A lovely, cousinly twist on the new-baby story

LORETTA'S GIFT

Loretta is excited to find the perfect gift for her new baby cousin.

Loretta’s aunt Esme and uncle Jax are expecting a new baby. Loretta’s mom knits a furry hat, her dad buys a pile of diapers, Uncle Jax builds a cradle, and Aunt Esme fills the nursery with family photos. As the gifts pile up, Loretta realizes she doesn’t have anything to give to the new baby. Even as she frets, Loretta actively takes part in loving and caring for Gabe, till on his first birthday, Aunt Esme assures Loretta that she is the best gift Gabe has ever gotten. Loretta comes to acknowledge that Aunt Esme is right—and that Gabe can never outgrow her love. This warm and affectionate tale will engage readers. Marley’s artwork is whimsically earthy, featuring muted greens and rich browns and weaving in leaves, flowers, and touches of nature as accents. She depicts Loretta, her parents, and Aunt Esme with brown skin and Afro-textured black hair; Uncle Jax has pale skin and straight, brown hair. The important message that quality time is as valuable as gifts bought in a store is familiar and always appreciated. Lovers of Family, by Isabell Monk and illustrated by Janice Lee Porter (2001), and Home in the Rain, by Bob Graham (2017), will enjoy this adorable story featuring a multicultural family.

A lovely, cousinly twist on the new-baby story . (Picture book. 3-6)

Pub Date: Aug. 14, 2018

ISBN: 978-1-4998-0681-6

Page Count: 40

Publisher: Little Bee Books

Review Posted Online: April 25, 2018

Kirkus Reviews Issue: May 15, 2018

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Plotless and pointless, the book clearly exists only because its celebrity author wrote it.

YOUR BABY'S FIRST WORD WILL BE DADA

A succession of animal dads do their best to teach their young to say “Dada” in this picture-book vehicle for Fallon.

A grumpy bull says, “DADA!”; his calf moos back. A sad-looking ram insists, “DADA!”; his lamb baas back. A duck, a bee, a dog, a rabbit, a cat, a mouse, a donkey, a pig, a frog, a rooster, and a horse all fail similarly, spread by spread. A final two-spread sequence finds all of the animals arrayed across the pages, dads on the verso and children on the recto. All the text prior to this point has been either iterations of “Dada” or animal sounds in dialogue bubbles; here, narrative text states, “Now everybody get in line, let’s say it together one more time….” Upon the turn of the page, the animal dads gaze round-eyed as their young across the gutter all cry, “DADA!” (except the duckling, who says, “quack”). Ordóñez's illustrations have a bland, digital look, compositions hardly varying with the characters, although the pastel-colored backgrounds change. The punch line fails from a design standpoint, as the sudden, single-bubble chorus of “DADA” appears to be emanating from background features rather than the baby animals’ mouths (only some of which, on close inspection, appear to be open). It also fails to be funny.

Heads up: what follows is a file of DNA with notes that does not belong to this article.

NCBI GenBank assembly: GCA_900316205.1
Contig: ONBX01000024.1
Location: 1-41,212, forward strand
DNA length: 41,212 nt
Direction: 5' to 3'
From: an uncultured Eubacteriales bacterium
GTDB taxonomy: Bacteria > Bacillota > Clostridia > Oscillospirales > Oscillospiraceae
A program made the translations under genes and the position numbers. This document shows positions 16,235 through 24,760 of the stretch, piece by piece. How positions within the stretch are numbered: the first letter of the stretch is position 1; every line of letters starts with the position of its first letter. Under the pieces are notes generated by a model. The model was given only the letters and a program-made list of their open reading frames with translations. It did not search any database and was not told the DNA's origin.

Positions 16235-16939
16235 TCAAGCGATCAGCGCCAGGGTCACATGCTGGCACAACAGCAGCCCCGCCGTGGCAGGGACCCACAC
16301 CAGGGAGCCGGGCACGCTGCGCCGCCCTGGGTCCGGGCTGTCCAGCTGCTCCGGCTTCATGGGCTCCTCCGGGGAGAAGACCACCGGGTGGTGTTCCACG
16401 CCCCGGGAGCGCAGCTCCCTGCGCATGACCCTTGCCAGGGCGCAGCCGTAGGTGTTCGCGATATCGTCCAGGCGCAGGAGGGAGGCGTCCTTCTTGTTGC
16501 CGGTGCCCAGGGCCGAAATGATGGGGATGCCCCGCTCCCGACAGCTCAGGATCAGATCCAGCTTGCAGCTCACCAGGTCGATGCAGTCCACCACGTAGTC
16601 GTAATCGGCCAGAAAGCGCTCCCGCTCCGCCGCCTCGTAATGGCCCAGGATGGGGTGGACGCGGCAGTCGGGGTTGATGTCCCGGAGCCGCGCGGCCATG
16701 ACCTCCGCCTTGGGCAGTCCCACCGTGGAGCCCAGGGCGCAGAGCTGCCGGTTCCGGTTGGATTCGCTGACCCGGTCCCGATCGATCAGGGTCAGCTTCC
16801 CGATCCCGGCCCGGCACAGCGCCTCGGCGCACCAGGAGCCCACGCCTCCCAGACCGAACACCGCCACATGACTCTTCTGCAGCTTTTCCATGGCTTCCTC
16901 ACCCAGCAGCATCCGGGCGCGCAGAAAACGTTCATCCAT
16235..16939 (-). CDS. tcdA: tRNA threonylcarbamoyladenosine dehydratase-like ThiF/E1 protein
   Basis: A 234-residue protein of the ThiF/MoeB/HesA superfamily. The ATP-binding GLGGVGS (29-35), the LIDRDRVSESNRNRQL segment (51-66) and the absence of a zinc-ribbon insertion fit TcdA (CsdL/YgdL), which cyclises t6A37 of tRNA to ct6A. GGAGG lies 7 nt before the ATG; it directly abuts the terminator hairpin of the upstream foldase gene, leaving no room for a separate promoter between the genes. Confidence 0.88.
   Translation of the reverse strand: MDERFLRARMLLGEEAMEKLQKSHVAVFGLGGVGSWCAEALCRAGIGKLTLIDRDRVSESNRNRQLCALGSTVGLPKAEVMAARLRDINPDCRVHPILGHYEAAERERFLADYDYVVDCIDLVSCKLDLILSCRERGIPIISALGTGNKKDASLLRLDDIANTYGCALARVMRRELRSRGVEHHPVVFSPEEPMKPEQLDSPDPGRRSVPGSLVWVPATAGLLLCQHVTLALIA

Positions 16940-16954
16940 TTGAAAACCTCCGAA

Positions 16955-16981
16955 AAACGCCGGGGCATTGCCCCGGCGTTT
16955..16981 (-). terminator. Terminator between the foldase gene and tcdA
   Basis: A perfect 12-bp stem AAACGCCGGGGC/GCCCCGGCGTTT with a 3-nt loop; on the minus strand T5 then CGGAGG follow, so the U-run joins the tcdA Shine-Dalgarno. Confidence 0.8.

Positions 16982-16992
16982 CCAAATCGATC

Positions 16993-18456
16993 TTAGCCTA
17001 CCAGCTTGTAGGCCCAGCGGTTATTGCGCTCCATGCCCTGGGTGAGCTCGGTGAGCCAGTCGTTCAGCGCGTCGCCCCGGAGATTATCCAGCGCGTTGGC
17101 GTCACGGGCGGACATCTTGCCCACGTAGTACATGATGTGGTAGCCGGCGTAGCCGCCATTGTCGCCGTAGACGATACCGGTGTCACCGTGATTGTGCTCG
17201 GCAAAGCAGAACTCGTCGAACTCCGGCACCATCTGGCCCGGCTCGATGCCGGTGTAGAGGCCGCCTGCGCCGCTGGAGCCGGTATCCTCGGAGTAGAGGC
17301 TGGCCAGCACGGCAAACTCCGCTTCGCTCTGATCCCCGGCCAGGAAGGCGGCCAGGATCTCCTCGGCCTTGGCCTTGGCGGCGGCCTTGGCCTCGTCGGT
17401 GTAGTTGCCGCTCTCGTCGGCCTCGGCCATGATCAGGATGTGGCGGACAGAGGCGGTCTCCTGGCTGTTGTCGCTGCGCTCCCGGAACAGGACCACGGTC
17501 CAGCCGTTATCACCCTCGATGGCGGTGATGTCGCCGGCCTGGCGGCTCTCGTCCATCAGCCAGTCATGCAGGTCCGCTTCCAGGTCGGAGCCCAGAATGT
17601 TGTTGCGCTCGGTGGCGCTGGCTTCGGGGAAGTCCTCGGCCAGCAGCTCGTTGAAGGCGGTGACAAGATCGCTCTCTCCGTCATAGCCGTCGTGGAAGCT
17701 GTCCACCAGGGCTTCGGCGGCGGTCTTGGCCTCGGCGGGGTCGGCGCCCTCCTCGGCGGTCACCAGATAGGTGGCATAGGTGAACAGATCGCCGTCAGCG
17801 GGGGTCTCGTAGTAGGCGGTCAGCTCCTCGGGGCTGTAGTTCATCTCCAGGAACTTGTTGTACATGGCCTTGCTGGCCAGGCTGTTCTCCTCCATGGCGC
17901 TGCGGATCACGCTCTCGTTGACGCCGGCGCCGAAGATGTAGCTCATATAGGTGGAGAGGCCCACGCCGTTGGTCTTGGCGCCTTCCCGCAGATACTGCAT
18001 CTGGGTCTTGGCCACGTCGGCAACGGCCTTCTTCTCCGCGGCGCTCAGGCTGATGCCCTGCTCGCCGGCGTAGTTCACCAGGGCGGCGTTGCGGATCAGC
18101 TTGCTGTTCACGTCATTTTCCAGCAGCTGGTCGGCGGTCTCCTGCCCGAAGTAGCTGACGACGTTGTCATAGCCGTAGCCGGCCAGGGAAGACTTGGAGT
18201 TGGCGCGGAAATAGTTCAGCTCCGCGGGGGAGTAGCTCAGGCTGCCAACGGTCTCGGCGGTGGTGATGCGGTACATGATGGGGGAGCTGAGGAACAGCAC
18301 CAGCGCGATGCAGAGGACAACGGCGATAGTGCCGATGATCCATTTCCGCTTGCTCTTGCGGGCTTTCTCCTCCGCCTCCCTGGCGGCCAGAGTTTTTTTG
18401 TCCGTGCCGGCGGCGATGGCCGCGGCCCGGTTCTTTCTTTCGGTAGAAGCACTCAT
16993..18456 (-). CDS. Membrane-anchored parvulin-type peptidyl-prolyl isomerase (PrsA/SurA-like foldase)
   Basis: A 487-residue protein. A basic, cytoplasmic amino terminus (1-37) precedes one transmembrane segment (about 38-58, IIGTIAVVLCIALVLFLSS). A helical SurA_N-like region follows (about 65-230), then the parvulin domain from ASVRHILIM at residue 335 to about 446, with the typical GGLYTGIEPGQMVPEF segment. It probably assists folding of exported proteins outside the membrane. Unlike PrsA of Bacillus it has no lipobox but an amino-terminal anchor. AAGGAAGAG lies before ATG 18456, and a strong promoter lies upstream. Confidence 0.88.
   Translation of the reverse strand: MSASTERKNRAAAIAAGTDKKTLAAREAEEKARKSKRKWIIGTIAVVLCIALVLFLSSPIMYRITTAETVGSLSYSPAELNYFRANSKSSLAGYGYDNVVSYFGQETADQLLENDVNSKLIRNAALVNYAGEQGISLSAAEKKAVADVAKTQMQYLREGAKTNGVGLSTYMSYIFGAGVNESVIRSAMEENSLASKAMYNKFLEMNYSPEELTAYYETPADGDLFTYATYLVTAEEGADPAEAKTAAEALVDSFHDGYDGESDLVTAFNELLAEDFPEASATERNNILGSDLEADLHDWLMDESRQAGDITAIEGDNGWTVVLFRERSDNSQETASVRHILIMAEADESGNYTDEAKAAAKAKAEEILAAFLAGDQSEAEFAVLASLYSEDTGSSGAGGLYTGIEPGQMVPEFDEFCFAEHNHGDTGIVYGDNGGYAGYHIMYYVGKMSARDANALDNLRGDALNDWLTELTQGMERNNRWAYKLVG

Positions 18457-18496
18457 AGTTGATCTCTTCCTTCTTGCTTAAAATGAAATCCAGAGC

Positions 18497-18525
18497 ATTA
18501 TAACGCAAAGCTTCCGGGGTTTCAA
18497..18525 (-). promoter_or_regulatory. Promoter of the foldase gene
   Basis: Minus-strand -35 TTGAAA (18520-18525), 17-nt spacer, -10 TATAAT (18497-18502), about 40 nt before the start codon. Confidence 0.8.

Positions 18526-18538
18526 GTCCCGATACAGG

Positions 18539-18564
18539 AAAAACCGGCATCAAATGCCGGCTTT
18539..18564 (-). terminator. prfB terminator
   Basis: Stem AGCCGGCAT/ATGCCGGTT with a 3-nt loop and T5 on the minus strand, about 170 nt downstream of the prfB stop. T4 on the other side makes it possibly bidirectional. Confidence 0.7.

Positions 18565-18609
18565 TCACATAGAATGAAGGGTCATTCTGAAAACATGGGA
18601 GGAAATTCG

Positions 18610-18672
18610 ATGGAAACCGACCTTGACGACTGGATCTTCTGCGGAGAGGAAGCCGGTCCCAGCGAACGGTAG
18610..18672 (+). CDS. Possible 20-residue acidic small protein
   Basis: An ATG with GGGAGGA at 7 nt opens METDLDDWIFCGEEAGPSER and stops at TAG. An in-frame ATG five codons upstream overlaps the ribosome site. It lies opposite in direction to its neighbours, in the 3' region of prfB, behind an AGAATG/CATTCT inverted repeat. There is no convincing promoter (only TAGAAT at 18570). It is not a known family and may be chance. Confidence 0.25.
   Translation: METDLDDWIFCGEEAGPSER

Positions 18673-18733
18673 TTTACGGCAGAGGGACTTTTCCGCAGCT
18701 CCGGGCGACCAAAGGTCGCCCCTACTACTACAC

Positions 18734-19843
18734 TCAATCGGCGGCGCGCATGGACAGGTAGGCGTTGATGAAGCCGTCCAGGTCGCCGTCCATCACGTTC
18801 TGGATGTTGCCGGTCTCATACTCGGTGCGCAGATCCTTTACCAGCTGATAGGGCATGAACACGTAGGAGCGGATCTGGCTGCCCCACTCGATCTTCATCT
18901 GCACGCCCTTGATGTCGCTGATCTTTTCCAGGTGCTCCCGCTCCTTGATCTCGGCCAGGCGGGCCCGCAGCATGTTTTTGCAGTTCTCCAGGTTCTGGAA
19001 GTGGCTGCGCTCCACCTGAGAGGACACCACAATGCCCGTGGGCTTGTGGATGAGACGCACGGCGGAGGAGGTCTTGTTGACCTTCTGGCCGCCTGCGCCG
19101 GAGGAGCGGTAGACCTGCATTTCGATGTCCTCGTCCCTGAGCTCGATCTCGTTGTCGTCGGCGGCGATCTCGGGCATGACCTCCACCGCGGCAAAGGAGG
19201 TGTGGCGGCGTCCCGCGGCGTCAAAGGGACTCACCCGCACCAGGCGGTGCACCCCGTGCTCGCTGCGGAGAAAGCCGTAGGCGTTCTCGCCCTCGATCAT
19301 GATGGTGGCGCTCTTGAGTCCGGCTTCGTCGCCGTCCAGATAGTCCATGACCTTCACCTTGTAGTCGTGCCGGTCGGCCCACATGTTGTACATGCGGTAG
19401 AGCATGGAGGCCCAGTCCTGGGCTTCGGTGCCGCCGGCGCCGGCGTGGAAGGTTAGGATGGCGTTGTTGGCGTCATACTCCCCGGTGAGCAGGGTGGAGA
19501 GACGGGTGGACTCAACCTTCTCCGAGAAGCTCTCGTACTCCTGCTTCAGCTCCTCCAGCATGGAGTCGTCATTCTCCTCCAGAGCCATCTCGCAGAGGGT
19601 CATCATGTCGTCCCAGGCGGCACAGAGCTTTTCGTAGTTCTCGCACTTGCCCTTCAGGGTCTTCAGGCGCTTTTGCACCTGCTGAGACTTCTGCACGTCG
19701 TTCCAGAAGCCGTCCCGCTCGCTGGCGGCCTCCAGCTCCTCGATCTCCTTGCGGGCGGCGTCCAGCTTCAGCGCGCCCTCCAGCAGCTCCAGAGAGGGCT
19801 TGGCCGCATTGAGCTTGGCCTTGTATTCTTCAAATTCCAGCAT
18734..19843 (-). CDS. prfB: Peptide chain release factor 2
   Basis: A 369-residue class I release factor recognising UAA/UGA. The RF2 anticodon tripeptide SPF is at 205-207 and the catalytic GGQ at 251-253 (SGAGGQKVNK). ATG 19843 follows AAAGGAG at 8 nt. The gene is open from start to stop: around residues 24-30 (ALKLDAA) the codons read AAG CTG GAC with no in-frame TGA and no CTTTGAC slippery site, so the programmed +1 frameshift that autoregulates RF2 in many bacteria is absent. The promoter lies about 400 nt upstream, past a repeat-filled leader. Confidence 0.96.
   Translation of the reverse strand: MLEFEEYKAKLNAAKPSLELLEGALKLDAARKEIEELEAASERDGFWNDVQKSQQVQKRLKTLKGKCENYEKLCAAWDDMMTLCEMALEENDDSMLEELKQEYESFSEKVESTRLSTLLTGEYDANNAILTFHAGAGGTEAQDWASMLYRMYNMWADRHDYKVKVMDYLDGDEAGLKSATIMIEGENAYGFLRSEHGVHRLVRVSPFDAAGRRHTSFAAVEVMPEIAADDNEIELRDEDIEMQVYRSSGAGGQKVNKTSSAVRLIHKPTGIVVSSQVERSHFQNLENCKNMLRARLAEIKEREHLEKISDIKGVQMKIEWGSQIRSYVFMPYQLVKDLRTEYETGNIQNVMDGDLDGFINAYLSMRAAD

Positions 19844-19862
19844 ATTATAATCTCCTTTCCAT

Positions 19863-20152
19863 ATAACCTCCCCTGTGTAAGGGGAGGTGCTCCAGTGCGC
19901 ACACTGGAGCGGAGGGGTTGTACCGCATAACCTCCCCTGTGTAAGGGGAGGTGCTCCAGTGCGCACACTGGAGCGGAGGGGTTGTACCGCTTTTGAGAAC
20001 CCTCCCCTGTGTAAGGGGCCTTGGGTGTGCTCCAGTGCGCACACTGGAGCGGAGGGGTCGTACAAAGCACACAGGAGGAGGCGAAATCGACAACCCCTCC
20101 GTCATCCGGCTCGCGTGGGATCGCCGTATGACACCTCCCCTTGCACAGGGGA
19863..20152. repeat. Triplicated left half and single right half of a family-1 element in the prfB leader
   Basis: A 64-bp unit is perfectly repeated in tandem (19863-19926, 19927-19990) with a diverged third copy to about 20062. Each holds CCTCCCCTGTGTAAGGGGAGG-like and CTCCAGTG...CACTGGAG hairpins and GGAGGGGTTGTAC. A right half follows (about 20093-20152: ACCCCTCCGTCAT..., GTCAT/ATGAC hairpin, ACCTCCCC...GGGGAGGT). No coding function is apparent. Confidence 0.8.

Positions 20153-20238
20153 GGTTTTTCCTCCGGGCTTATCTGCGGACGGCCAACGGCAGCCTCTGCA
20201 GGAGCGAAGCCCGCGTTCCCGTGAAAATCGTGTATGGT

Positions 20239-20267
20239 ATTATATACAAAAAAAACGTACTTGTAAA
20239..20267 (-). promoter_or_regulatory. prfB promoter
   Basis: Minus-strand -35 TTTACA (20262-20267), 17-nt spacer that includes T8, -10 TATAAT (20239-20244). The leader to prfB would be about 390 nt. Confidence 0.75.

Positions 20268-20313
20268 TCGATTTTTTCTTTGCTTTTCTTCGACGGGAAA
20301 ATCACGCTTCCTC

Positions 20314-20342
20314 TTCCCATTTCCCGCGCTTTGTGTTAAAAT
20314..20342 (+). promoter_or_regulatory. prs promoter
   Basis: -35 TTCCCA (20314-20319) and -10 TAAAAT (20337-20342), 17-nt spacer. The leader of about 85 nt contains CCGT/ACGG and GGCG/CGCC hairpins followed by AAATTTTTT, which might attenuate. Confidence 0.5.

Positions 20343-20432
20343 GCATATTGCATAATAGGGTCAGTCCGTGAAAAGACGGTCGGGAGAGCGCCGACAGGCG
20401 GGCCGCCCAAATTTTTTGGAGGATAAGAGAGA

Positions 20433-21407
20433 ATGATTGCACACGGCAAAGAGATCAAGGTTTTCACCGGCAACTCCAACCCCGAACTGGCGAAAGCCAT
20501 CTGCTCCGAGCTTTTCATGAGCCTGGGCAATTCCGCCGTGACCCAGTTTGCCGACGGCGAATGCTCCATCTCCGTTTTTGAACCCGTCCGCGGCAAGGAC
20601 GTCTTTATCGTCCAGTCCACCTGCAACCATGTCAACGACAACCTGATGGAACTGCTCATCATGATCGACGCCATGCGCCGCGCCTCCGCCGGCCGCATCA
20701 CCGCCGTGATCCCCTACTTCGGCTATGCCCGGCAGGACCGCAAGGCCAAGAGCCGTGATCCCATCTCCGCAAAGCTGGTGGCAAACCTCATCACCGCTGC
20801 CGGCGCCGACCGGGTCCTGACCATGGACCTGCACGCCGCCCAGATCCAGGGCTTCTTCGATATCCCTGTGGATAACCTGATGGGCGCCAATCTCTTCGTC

Plotless and pointless, the book clearly exists only because its celebrity author wrote it. (Picture book. 3-5)

Pub Date: June 9, 2015

ISBN: 978-1-250-00934-0

Page Count: 32

Publisher: Feiwel & Friends

Review Posted Online: April 15, 2015

Kirkus Reviews Issue: May 1, 2015

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Indeed, no one will be able to resist this baby.

BABY GOES TO MARKET

Baby is so charming that various vendors in this West African market gift him all sorts of yummies.

Baby rides on Mama’s back, held snug by a bright cloth wrap. Mama navigates the busy, colorful outdoor market, her woven basket balanced on her head. The text unrolls rhythmically in Atinuke’s storyteller’s voice: “Market is very crowded. Baby is very curious. Baby is so curious that Mrs. Ade, the banana seller, gives Baby six bananas.” Baby eats one and puts the remaining bananas in Mama’s basket. All the while Mama shops, unbeknownst to her, vendors continue to respond to Baby’s transparent delight with five oranges, four “sugary chin-chin biscuits,” three “roasted sweet corn,” and two pieces of coconut. With each delicacy given, Baby eats one and puts the rest in the basket. When Mama sees all the extra foodstuffs she didn’t buy, she’s concerned, until the vendors reassure her: “We gave those things to Baby!” In her debut picture book, Brooksbank offers bright, bustling tableaux of shoppers, vendors, and goods. The smiling, all-black cast sort through myriad wares, while the text keeps up its rhythm, introducing both typical items bought in a West African market and a gentle lesson in arithmetic as Baby alternately snacks on and stashes his gifts.

Indeed, no one will be able to resist this baby. (Picture book. 3-6)

Pub Date: Sept. 5, 2017

ISBN: 978-0-7636-9570-5

Page Count: 32

Publisher: Candlewick

Review Posted Online: Aug. 21, 2017

Kirkus Reviews Issue: Sept. 1, 2017

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